Written and directed by Hala Khalil, previously known for Ahla al-Awqat (Best of Times, 2004), and Qus w Lazq (Cut and Paste, 2006). Starring Menna Shalabi, Mahmoud Hemeda, Sherin Reda and Ameer Salah Eldin.

After the revolution, many filmmakers tried to create movies addressing corruption, police brutality and poverty, the main catalysts behind the revolution, but Khalil cleverly tried to focus on the miserable life of the poor rather than politics.

The opening scene of the movie is as much genius as it can get. We follow Nawara as she goes a long journey through the allies of the ‘slums’ she lives in to fill jugs of water from the communal faucet and her way back to her grandmother carrying them. Then she heads to the hospital, where her father-in-law, ill with cancer, lies on the corridor floor waiting for a bed to become available.

Thereafter, Nawara mounts various forms of public transportation to reach the gated community where she works as a maid for Usama (Mahmoud Hemeda) and Shahinda (Sherin Reda), a spectacularly rich family who’s politically connected to ousted President Hosni Mubarak’s power machine. Khalil shifts the viewers’ focus from the lawn and pool to the amount of fresh food that goes to the dog’s daily dinner, hinting to the inequality between this life and Nawara’s.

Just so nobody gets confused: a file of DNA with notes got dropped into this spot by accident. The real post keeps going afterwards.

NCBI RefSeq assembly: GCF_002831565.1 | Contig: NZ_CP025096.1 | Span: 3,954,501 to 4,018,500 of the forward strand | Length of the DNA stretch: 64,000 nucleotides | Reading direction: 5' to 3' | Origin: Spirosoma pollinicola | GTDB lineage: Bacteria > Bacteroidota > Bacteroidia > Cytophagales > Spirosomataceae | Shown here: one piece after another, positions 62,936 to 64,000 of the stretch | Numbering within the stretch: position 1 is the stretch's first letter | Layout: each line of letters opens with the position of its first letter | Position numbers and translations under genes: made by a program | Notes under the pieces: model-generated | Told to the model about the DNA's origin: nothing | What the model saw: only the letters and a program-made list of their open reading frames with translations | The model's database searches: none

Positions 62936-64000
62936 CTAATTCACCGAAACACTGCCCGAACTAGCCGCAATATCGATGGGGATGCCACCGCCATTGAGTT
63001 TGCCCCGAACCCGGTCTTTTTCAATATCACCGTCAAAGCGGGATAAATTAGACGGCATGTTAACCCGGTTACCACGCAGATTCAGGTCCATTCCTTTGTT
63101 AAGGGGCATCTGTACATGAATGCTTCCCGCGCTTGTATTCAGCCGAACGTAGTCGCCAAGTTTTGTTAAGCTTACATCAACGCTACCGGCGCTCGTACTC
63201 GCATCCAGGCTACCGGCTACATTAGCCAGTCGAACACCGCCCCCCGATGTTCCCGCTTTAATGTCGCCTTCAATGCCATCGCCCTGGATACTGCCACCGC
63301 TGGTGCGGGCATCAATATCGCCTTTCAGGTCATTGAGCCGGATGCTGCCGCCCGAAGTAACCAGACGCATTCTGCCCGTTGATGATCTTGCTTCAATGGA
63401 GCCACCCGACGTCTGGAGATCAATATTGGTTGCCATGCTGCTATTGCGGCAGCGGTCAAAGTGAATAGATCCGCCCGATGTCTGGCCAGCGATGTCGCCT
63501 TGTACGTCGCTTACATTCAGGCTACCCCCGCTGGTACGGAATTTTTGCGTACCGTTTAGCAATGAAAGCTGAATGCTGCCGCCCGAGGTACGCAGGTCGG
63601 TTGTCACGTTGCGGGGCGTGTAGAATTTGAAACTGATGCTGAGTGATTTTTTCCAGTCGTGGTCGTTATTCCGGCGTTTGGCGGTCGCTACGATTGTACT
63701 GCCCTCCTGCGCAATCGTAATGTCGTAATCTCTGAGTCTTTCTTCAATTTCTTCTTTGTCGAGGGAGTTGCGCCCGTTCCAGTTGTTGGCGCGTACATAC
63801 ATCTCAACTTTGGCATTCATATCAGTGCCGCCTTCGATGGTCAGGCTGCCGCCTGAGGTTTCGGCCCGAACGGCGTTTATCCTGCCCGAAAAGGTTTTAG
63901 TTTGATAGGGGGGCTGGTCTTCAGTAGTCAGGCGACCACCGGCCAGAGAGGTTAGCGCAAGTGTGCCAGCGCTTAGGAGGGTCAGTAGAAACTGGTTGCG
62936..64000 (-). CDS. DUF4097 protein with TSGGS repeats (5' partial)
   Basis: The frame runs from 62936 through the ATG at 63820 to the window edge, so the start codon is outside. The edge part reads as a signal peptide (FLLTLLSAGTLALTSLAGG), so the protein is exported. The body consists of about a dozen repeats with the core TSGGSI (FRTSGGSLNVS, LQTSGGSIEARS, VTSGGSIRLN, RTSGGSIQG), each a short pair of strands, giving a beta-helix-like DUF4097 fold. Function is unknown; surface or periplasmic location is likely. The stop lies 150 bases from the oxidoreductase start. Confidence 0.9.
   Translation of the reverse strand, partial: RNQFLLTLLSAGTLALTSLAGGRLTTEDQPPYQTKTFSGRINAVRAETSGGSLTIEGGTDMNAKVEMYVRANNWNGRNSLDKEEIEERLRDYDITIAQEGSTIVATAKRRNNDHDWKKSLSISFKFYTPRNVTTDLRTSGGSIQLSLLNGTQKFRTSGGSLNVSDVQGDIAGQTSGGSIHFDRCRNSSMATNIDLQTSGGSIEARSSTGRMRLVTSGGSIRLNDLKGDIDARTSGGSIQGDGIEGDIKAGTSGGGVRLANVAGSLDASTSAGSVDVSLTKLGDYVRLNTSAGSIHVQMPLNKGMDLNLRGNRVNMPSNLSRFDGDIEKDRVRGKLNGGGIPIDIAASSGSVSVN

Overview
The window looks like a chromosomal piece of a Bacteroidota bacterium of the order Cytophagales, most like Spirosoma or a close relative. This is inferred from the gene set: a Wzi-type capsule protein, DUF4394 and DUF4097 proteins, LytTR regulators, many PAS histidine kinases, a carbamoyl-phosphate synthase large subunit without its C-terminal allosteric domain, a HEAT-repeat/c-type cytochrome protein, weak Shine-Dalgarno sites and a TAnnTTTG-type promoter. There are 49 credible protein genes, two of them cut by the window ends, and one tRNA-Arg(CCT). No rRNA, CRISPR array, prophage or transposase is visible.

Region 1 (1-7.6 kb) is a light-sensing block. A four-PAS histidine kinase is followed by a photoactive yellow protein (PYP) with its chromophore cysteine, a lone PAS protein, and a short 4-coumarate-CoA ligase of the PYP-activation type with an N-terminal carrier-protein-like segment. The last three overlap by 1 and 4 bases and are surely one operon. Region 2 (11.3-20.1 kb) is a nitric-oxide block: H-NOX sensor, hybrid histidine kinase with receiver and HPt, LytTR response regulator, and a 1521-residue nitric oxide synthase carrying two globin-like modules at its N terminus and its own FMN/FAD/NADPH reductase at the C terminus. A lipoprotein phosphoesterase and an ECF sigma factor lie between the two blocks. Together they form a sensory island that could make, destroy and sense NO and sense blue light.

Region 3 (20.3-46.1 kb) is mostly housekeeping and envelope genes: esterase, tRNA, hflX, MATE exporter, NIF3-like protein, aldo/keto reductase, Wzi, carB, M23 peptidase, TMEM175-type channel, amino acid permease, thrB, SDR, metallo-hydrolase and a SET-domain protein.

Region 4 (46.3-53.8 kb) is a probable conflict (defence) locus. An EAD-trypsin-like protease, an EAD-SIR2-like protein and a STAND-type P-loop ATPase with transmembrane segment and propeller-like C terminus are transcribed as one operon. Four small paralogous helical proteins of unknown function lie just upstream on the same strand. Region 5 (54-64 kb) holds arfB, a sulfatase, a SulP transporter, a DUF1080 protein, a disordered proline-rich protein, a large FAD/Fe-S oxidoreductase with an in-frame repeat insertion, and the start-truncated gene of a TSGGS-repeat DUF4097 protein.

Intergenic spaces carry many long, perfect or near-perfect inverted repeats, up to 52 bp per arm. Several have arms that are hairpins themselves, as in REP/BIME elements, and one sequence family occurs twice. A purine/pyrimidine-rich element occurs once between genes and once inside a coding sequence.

Nawara’s background on the situation in Egypt comes from radio reports and dinner-table conversations where she works. Mubarak’s associates are fleeing the country with their millions, protests are flooding the streets demanding justice while rumors on television and radio are promising that the poor will get a windfall when the new government manages to impound the millions banked in Europe.

Khalil’s outstanding directorial job lies in the small details; Nawara washes her face in a bucket on the floor at home, while Ussama casually dives into his pool. The dog’s daily dinner usually consists of meat while all Nawara gets to eat is a cheese sandwich. This attention to small details is what distinguishes great films.

The acting was brilliant; the cast was incredibly believable and didn’t tend to overact as most of the clichés of Egyptian drama. You can actually see how Menna Shalabi transformed herself to become Nawara; there’s no doubt that her performance was outstanding, subsequently earning her the Best Actress Award at the Dubai Film Festival.

Nawara is a must-watch film which will leave you in awe. An independent movie which beats out commercial movies; it deserves to be dubbed as one of the best Egyptian movies and should represent Egypt in international film festivals.

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